National Domestic Violence Order Scheme information guide

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In December 2015, the Council of Australian Government (COAG) agreed to introduce a National Domestic Violence Order Scheme (NDVOS). The scheme commences nationally on 25 November 2017 - the International Day for the Elimination of Violence Against Women.

What is National Domestic Violence Order Scheme?

The aim of this scheme is to increase protection for victims of domestic and family violence across Australian boarders by providing a domestic violence order (DVO) issued in one jurisdiction will be automatically recognised and enforceable in any other Australian State or Territory. These orders will be referred to as recognised interstate orders.

NDVOS will improve the ability of police to enforce a DVO. The scheme will increase perpetrator accountability regardless of where the offence takes place and where the order was made.

Circumstances may arise where a breach of a recognised interstate order occurs and the victim and perpetrator are in different jurisdictions. Police in the jurisdiction where the victim resides will commence an investigation and forward the investigation package to the police in the jurisdiction where the perpetrator is located. Police receiving the investigation package will investigate the alleged offence and apply that jurisdictions domestic and family violence legislation.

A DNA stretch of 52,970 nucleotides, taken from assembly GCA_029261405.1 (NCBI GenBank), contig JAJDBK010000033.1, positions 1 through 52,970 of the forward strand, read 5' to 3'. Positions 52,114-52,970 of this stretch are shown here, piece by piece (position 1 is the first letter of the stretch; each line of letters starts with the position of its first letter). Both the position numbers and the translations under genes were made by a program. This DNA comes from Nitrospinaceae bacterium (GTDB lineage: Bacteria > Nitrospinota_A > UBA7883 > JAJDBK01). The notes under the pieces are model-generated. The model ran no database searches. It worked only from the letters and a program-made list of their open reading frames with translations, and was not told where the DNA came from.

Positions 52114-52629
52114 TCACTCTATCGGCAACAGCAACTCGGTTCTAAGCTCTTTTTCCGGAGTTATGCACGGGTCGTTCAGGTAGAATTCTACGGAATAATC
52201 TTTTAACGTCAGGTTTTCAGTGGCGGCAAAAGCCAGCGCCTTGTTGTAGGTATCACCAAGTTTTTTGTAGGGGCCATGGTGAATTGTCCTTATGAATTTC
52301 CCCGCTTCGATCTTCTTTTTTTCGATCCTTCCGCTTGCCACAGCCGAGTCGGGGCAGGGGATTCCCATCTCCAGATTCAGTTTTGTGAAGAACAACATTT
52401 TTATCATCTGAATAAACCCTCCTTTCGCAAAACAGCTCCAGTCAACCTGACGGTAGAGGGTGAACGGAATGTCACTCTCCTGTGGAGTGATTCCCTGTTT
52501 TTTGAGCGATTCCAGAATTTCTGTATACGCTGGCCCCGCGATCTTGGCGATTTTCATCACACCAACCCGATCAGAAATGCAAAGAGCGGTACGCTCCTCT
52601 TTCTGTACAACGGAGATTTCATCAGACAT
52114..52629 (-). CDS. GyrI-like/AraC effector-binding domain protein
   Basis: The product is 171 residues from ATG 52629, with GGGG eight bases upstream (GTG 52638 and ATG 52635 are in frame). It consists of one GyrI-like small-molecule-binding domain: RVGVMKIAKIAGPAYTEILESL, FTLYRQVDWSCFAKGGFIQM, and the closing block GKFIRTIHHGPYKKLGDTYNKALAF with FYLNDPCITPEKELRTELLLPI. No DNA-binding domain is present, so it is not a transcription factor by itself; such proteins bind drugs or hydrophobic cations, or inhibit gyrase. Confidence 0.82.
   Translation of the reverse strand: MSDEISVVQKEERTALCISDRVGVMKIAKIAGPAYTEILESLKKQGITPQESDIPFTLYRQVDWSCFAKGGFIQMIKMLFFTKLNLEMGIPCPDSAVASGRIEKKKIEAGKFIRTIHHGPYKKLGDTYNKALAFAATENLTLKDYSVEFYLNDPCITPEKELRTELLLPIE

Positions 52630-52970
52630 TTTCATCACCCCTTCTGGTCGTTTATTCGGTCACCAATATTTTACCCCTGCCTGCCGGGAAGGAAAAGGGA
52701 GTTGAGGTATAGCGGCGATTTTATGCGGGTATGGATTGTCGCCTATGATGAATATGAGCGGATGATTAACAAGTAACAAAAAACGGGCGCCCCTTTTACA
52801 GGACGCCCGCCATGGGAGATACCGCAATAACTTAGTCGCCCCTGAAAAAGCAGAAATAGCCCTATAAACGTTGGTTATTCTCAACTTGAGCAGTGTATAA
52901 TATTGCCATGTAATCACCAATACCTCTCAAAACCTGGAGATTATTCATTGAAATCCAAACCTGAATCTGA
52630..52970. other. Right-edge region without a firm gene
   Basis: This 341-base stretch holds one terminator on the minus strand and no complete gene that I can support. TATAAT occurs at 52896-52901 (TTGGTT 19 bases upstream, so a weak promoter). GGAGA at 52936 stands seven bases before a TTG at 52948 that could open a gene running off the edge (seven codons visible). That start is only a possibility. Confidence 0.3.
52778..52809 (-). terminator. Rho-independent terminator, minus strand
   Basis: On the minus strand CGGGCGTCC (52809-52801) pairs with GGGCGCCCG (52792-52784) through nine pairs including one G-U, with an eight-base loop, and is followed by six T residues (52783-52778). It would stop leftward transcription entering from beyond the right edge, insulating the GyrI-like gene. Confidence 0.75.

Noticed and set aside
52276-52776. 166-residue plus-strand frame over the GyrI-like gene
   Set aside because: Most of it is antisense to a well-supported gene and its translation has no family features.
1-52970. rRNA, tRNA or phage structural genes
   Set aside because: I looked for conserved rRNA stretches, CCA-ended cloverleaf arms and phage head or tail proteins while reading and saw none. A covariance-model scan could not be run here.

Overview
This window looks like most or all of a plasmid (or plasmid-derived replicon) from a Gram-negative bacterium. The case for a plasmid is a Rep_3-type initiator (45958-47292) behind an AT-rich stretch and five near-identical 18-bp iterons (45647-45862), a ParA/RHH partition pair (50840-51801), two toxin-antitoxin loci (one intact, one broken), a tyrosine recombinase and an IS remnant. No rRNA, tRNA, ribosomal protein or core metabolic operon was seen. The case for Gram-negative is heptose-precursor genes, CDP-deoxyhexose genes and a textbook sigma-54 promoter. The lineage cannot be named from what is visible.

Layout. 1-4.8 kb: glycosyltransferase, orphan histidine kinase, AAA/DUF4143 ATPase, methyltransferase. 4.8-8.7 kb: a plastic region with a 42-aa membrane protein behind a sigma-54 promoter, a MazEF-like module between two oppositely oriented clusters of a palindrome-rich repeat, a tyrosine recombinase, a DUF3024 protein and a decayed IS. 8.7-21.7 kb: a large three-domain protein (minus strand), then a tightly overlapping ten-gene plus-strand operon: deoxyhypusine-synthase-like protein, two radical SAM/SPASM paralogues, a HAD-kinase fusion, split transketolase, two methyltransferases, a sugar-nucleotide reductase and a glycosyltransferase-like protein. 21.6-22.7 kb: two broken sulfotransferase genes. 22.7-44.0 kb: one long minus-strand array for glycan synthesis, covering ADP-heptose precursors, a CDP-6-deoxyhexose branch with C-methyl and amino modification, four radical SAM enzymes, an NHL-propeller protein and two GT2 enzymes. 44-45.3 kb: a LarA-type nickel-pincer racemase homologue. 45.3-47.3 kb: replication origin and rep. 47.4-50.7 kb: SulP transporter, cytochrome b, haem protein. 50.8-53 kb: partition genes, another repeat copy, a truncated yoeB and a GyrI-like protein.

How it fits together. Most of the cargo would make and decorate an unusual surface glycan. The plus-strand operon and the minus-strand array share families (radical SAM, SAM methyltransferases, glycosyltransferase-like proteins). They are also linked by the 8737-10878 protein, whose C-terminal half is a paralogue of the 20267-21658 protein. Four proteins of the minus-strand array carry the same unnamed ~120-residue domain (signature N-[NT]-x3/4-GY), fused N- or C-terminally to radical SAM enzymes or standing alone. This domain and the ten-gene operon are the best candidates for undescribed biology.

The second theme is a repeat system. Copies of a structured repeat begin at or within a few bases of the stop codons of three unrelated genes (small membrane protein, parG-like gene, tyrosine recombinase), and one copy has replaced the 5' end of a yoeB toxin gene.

In Queensland, if a recognised interstate order is contravened, police may issue proceedings under section 177 of the Domestic and Family Violence Protection Act 2012.

What the National Domestic Violence Order Scheme does not cover?

  • NDVOS does not introduce consistent domestic and family violence laws. Each State andTerritory have domestic and family violence laws unique to that jurisdiction.
  • NDVOS will not lead to any standardisation of the conditions which appear on thedomestic violence orders of the different jurisdictions, including those which are mandatedas standard conditions on their orders.


Model laws were developed and legislation has been developed and passed by each State and Territory. In Queensland, the relevant legislative amendments are contained in the Domestic and Family Violence Protection and other Legislation Amendment Act 2016.

These amendments will replace existing Part 6 of the Domestic and Family Violence Protection Act 2012 (DFVPA) (which currently provides for the registration of interstate orders), and also amends a number of other provisions in the Act to support the new scheme.

Key Queensland legislative amendments

After 25 November 2017, in Queensland a recognised interstate order will be:

  • any DVO made by the court (temporary protection order, protection orders and varied orders)
  • police protection notices
  • release conditions

An application can be made in any Australian jurisdiction for variation of a nationally recognised order. This means that - subject to certain requirements, Queensland orders can be varied interstate, and interstate orders can be varied in Queensland.